Naturally, considering Machado’s recent and past histories of spiking people, and his recent and past connection to the Red Sox – the recent being that he was, you know, in Fenway Park – the curious sorts sought clarification on his thoughts. Among others, they were:

• “I’m here to win a World Series.” He said this five times.
• “I’m here to win a World Series ring.” With diamond embellishment!
• “Both teams are trying to win a World Series.” Machado is nothing if not inclusive.
• “Excited to be in the World Series.” This was his answer to a question about the expected cold weather.
• “Everyone’s dream is to be in the World Series.”

That last one is tinged with sadness. Manny Machado’s dream is to be in the World Series. He is incredibly gifted. He is remarkably talented. He is one of the best baseball players in the world. The Dodgers, in all likelihood, are not here if they don’t give up a half-dozen prospects at the trade deadline to get Machado for three months. All of this is supposed to be a culmination of his hard work, his dedication, his dream … and instead he spent those 38 minutes answering softball questions or refusing to answer ones about his faults.

And yet the result of one was plainly obvious Monday. All the way on the edge of the Red Sox’s media availability was Pedroia. He is 35 now. He played three games this year after struggling through last season with a bum left knee. He doesn’t know when he’s coming back. He doesn’t know if he’s coming back.

“I know how I hurt my knee,” Pedroia said. “I know what happened. That’s it. We all know.”

Pedroia is not the sort to launch himself into controversy. Like Machado, he grew up in baseball, a game that doesn’t trifle with inconsequence. And even though their meeting at second base that April day last year changed a person’s career, Pedroia was not going to directly bad-mouth Machado, not with the World Series about to start. The closest he went to maligning the slide was: “That didn’t help. I’ll tell you that. It’s a part of the game, man. You play second base, you sign up to turn two, and guys are sliding into you. You can’t see ’em. So what happens is unfortunate. I’m still trying to get back from it. But it happens, man.”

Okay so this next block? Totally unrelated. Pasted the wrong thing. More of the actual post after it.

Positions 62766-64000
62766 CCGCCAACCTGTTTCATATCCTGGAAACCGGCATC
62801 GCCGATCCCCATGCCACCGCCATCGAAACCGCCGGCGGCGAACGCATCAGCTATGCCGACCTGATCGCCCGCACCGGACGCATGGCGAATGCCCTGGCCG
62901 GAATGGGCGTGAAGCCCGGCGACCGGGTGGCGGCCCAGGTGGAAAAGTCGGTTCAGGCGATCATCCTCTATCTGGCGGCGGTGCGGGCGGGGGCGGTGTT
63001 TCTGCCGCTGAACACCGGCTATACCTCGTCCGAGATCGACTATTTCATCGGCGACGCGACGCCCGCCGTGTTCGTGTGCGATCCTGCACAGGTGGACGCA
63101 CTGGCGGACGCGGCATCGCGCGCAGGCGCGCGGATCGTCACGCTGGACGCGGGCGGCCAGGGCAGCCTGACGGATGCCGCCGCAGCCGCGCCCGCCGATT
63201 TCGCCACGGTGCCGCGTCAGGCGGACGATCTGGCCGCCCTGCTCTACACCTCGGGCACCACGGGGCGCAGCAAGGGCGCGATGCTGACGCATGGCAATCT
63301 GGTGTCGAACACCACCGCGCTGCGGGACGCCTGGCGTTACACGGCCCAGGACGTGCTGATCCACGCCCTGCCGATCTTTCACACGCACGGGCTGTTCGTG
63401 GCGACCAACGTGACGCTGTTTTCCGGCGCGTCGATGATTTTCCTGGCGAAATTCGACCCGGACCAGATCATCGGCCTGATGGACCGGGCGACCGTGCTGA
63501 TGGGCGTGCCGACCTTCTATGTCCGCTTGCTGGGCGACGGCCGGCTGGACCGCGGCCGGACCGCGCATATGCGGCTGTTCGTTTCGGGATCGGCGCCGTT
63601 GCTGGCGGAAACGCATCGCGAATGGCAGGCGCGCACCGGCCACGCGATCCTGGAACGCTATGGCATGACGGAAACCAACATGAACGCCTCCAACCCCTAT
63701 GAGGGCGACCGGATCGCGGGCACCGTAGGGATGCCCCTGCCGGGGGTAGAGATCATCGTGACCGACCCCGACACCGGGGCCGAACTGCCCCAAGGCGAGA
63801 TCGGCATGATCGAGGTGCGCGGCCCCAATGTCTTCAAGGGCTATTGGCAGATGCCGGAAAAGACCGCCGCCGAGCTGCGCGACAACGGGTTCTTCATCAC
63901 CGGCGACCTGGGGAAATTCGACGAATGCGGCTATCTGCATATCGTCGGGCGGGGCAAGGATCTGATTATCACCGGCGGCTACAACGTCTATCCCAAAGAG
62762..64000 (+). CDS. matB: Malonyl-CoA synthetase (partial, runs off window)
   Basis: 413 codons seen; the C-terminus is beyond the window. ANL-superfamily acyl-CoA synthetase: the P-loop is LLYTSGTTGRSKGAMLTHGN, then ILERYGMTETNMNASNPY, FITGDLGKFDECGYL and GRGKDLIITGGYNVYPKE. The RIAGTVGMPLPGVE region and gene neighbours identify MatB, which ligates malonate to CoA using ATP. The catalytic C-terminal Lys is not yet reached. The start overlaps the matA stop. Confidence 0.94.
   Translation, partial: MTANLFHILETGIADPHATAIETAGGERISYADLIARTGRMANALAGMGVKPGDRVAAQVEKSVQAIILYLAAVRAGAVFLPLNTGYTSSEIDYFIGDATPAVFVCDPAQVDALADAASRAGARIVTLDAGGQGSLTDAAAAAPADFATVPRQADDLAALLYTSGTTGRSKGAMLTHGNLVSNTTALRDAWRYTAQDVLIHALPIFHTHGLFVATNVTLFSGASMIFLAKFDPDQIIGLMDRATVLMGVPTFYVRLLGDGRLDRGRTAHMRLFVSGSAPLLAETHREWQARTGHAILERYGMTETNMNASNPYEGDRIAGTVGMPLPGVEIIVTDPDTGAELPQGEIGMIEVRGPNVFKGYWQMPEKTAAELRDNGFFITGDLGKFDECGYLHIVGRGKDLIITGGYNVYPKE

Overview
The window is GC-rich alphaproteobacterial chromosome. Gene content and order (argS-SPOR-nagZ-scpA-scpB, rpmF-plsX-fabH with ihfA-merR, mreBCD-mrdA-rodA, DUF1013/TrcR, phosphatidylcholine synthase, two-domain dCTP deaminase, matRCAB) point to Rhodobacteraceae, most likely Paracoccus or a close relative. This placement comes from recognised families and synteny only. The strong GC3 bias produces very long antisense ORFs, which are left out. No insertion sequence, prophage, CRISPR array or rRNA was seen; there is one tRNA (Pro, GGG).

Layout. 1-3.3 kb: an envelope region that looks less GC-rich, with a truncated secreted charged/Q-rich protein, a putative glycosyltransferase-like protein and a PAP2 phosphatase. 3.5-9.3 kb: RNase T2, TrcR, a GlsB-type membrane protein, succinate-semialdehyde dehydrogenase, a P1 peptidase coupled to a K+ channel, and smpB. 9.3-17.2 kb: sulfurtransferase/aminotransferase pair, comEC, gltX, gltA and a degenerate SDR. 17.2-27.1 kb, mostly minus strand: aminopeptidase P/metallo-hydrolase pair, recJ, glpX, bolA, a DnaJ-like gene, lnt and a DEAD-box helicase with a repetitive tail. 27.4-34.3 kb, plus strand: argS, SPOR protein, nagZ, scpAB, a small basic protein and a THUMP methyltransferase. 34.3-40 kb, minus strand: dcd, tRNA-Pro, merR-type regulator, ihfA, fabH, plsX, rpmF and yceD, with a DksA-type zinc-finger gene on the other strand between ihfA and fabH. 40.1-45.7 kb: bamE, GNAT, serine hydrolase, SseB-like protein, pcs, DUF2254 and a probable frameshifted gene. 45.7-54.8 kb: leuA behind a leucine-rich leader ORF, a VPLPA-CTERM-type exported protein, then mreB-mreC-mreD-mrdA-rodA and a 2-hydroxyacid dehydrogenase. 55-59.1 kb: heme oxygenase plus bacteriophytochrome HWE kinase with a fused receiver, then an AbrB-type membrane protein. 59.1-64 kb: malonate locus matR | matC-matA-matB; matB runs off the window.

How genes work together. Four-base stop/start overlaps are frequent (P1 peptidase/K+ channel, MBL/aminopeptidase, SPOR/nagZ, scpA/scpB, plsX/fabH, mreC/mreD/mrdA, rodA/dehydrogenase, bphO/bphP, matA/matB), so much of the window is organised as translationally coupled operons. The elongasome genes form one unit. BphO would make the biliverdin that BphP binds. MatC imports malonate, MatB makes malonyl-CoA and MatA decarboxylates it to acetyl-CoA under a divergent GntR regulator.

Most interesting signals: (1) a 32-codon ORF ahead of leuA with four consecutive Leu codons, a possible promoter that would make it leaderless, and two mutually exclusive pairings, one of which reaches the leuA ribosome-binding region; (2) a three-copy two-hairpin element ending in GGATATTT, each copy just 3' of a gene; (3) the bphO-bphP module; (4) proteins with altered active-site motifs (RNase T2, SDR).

Barnes told reporters that he remembers it – that all the Red Sox remember it – but also considered the matter: “Done. Our job is to get him out. And our job is to win a series. And if you put him on base because of something stupid, in the biggest series of a lot of guys’ lives, in the biggest series in the game, that’s bad karma. You do something stupid, then the next guy hits a homer when you’ve got two outs or something like that – no. So we’re good.”

If good is not good, they’re great. As much as Red Sox first baseman Steve Pearce tried to stick up for Machado, his former teammate in Baltimore, nobody in Boston is likely to buy the contention that “he’s the best. He’s one of my favorites of all time. I don’t like to see it. I don’t like to see fans booing him.” They are going to boo. They are going to boo loudly and lustily. They are going to boo like they booed him in Milwaukee and like they boo him in other places that see Manny Machado as a villain – the villain he says he isn’t.

“I play hard for my ballclub,” Machado said. “Whatever uniform I put on, I’m gonna bleed and die. I hustle. I run down the line. I do whatever I can to win ballgames. Those are the only things we can control as baseball players.”

He tried, perhaps in vain, to control the narrative Monday. If Manny Machado gets his wish, his play will do that from now on. He’s not here to talk, after all. He’s here to win a World Series.